Saturday, July 4, 2009

As we were rolling out of Kashgar, Breckan was stopped by a well dressed young man who wanted to practice his english. He was well-spoken and seemed sharp and was a Uigher (you could tell by the mustache). Quickly the conversation, as it often had during our stay in Kashgar, veered towards the dicey situation the uighers have found themselves in. Not chinese but living in china, their prospect for cultural survival is anything but assured.

He asked where we were from and Breckan told him America. As hokey as it sounds his face lit up.

"I am Uighur," he proudly said, "but I dream of being an American." "Here I can not be a Uigher and I can not be Chinese. I can not live here. In America I can be everything."

My eyes tend to roll a little bit when sentiments like this are expressed because I know the streets are not paved with gold. I know of the ignorance and intolerance and hardships that immigrants will face. I know that while the American dream is certainly something that can be attained, many dewy eyed immigrants get ground down and out by lack of quick success and destruction of their false hopes for quick and easy success. And yet, I believe in America and it's hard not to pat these young men on the back and say, "You'll get there. You'll make it."

As the conversation ended the young man expressed a sentiment that we had heard over and over again during our trip- "In America, everyone can be American. American is a good country. America does what is right."

"Most of the time," I replied.

A week later this article hit the wires and as I read it my heart sunk a little. We had shirked our burden. We had shrugged our shoulders. We had let our obligation to the world slide. We stood a little smaller.

On this Independence day, as I sit in a country surrounded by people, who's future is inextricably tied to the choices we are making in America, I think about the obligations we carry as Americans. We have obligated ourselves, perhaps unintentionally, to be a light on the hill. We have stood and shouted to the world, in no uncertain terms, "We are moral. We are good. We are who you should look to. We are what you should aspire to be. We do not believe the ends justifies the means. America does what is right." And quite often this is true.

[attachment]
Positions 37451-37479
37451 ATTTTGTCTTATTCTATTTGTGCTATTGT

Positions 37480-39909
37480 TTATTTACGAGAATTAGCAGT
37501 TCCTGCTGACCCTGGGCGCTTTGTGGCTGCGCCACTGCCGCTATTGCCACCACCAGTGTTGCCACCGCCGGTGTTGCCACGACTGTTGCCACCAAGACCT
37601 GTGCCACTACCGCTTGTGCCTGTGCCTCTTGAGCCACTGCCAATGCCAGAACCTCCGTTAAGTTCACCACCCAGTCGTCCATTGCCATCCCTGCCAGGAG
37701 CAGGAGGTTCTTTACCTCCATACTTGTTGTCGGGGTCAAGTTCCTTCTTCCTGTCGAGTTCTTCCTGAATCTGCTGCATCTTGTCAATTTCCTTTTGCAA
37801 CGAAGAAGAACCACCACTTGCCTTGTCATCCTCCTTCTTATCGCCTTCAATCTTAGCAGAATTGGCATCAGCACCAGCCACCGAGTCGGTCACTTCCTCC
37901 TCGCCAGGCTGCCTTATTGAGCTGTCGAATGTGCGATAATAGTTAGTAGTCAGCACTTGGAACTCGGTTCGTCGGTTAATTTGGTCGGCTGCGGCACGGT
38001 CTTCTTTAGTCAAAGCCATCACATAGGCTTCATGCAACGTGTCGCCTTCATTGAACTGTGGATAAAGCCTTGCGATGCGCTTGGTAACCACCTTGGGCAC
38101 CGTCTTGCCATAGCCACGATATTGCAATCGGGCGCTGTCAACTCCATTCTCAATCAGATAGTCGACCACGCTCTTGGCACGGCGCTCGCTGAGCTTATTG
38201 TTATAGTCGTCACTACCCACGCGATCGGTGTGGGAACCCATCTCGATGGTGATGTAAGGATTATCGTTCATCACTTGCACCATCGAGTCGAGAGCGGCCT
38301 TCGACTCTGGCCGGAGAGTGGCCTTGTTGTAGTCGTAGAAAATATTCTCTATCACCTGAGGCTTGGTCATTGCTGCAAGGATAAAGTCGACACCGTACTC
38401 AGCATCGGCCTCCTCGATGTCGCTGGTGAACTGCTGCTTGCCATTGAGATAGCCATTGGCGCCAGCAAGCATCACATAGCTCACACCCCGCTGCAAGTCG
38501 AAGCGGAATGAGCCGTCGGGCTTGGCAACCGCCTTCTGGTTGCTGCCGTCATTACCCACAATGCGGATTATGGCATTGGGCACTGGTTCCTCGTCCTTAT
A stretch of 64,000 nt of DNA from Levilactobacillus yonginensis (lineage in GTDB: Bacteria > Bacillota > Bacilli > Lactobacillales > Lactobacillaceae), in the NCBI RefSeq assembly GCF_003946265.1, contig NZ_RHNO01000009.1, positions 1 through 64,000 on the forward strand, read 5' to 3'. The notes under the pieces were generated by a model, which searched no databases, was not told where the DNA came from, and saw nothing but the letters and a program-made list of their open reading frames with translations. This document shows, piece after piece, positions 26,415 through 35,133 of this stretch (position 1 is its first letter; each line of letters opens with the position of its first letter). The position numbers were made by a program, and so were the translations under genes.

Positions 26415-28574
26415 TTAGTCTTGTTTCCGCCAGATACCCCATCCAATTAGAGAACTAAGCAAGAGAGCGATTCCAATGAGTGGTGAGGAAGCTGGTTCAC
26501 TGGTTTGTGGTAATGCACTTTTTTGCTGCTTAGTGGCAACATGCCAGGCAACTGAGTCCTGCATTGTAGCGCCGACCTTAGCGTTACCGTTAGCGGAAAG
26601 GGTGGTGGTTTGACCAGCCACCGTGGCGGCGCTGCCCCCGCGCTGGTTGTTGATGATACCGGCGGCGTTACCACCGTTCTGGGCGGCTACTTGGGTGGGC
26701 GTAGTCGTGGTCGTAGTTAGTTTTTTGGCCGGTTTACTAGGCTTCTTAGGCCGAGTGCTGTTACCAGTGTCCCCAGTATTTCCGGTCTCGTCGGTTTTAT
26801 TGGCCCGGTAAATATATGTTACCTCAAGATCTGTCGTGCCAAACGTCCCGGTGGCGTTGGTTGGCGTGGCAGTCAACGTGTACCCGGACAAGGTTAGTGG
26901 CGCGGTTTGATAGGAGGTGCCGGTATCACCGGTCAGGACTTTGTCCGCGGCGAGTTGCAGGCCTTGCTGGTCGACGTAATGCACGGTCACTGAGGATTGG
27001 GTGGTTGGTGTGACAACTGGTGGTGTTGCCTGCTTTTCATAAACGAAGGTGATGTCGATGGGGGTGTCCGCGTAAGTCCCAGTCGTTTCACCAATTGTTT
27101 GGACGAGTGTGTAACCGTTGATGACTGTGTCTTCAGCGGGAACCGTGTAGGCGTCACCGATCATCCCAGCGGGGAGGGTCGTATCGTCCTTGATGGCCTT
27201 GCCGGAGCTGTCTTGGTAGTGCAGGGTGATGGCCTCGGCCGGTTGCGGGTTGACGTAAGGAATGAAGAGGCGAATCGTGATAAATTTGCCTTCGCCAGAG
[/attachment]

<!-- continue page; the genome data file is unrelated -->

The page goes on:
However, when we fail, when we falter, we strive to hold those who are responsible accountable for our missteps. We right the ship, we admit our failings and we move forward again. We do not equivocate. We do not rationalize. We do not explain away our wrongs with double-speak and euphemisms. This is the dream America promises and often does not fulfill but continually works for. This is the America I believe in, but to often recently this is not the America I have seen.

We have retreated from our obligations to goodness. We have searched for the lowest common denominator and then rationalized our moral failings. We have tortured. We have bickered. We have forgotten who we are and let our thinking be done by strategists and pundits on both sides of the issues. We have to often abandoned our core beliefs in goodness and progress and hunkered down and dug in and shut off our intellects. We can do better.

On this fourth of July, spent on the far side of the earth, I am deeply grateful for being born a citizen of the United States. I am grateful for the opportunities it has afforded me, but am aware that those blessings come with obligations and responsibilities. Here's hoping Americans remember anew the obligations we have to those who yearn to breath free. The obligation to provide hope to those who feel hopeless. The obligation to do what is right.


  1. I had wondered why on earth a Uyghur wound up in Guantanamo. Then I went to Kashgar. And then I read this article:
    It's sad only if you don't say something about it. Thanks for saying something about it. You guys give Americans a good name - in a place where we sorely need it!

  2. I agree Spencer- what a good way to put it :)